Coarse Fishing for Bleak (Alburnus alburnus)
The Bleak (Alburnus alburnus), often described as a freshwater sprat, is a member of the carp family. When fully grown it has a length of about 17 cm (7 in) but the average size is more like 10-12 cm (4 to 5 in). In colouring it is green, blue-green, or grey-green along the back, silvery on the flanks. A bleak closely resembles a small DACE in shape and general colouring, but its identity can be checked by comparing the anal fins, that of the bleak being much longer.
Bleak spawn in early summer as do the other members of the CARP family and, as with them, the eggs adhere to the stems of water plants. They are not widely distributed in the British Isles, being found only in certain parts of England and Wales; the Thames and some other rivers are teeming with them. They much prefer the quiet, easy-flowing water of rivers, but they can exist in still water. They seem to do well, in fact, in disused gravel pits, where some large specimens around the 50 g (2 oz) mark are occasionally taken.
During the summer months, when most other species are disinclined to feed, bleak swim in large shoals feeding and sporting around on the surface, constantly dimpling the surface as they rise to flies. Fly-fishing for bleak can be lively and anywill take them. A change to a maggot (a plastic imitation will often do), fished on a small hook and cast in the fly-fishing manner, will bring some fun. Bleak will take other baits — bread, cheese, hempseed, etc. — but maggots are favourite.
A very light rod with a fine nylon line is best. The smallest of floats (a match-stick float will do admirably), a tiny, and a No. 14 or 16 hook complete the tackle necessary. Match fishermen might choose a No. 20 or 221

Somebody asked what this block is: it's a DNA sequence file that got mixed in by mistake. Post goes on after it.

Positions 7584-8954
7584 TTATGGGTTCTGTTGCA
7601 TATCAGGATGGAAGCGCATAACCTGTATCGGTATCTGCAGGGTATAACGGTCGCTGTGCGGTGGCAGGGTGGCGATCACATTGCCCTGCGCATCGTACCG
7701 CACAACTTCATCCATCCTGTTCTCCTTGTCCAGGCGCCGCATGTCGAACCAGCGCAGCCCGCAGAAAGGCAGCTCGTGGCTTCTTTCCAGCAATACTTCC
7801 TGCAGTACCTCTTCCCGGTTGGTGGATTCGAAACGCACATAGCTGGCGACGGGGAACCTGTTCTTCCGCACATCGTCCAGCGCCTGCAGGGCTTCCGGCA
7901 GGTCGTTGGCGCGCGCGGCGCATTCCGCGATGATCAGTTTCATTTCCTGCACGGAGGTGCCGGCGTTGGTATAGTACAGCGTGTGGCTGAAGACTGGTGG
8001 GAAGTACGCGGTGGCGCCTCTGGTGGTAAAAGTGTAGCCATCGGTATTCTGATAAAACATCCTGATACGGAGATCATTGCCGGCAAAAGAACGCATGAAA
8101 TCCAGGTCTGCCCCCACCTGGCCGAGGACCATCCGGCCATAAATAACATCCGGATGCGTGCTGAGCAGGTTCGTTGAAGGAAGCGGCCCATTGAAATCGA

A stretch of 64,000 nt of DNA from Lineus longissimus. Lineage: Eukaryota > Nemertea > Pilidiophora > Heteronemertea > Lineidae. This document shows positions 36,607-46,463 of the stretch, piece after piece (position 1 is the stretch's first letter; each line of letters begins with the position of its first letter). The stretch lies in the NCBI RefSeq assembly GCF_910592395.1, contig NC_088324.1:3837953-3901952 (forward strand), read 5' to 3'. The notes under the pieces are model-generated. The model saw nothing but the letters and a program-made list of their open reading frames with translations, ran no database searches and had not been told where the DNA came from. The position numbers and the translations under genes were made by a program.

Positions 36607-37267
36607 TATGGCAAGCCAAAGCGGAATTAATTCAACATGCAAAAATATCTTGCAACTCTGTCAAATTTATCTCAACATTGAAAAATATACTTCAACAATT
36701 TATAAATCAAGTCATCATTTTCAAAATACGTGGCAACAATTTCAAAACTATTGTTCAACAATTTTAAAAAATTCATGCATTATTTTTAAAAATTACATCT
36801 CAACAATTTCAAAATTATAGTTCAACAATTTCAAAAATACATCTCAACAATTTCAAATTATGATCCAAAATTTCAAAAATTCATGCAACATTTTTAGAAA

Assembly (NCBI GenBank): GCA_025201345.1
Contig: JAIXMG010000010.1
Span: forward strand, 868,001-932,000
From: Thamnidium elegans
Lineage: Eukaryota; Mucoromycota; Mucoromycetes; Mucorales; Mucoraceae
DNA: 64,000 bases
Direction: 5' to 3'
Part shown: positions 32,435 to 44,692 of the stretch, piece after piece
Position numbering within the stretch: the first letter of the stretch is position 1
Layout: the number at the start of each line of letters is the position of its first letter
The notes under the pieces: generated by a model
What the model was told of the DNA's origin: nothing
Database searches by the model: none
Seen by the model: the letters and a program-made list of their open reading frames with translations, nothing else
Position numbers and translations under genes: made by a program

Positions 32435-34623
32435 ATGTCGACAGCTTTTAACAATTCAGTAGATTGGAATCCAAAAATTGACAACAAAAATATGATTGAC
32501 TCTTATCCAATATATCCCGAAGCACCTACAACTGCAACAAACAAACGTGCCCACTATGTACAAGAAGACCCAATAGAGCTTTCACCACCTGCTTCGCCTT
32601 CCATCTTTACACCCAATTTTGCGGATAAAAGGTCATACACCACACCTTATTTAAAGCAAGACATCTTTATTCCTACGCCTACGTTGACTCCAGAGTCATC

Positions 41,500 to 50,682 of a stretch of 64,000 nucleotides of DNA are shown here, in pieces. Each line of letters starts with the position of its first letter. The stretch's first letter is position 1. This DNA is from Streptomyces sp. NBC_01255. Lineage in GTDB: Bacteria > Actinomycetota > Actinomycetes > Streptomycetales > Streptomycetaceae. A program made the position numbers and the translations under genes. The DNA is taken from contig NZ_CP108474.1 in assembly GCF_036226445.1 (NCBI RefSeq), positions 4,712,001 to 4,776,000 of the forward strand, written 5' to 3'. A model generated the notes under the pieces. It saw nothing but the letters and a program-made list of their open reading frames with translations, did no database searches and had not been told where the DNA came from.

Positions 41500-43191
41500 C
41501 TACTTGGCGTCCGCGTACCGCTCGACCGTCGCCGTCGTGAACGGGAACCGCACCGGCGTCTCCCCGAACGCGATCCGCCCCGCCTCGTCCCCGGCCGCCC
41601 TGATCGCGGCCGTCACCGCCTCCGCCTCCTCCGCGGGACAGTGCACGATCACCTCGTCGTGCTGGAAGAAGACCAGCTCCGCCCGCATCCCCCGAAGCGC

It is best, following usual coarse-fishing tactics, to throw in some loose maggots beforehand. The bleak will soon be attracted to within a few inches of the surface, andmust then be set accordingly. Once the shoal are in the swim they take loose maggots — and the hook-bait — as soon as they touch the water, splashing and dimpling the surface as they do so. In winter bleak desert the surface layer, and the bait must then be fished near the bottom to catch them.
On some rivers, bleak are important to match-anglers because they take a bait so readily and help to fill out the catch. Several big competitions have been won on bleak — but casting, striking, unhooking, and re-baiting must be done at high speed to pile up a winning weight of 6.7 kg (15 lb) or more.
Bleak make good quarry for young anglers and beginners before they go on to larger quarry. They are easily caught and, if light tackle and the right tactics are employed, will provide a few hours of active and enjoyable sport.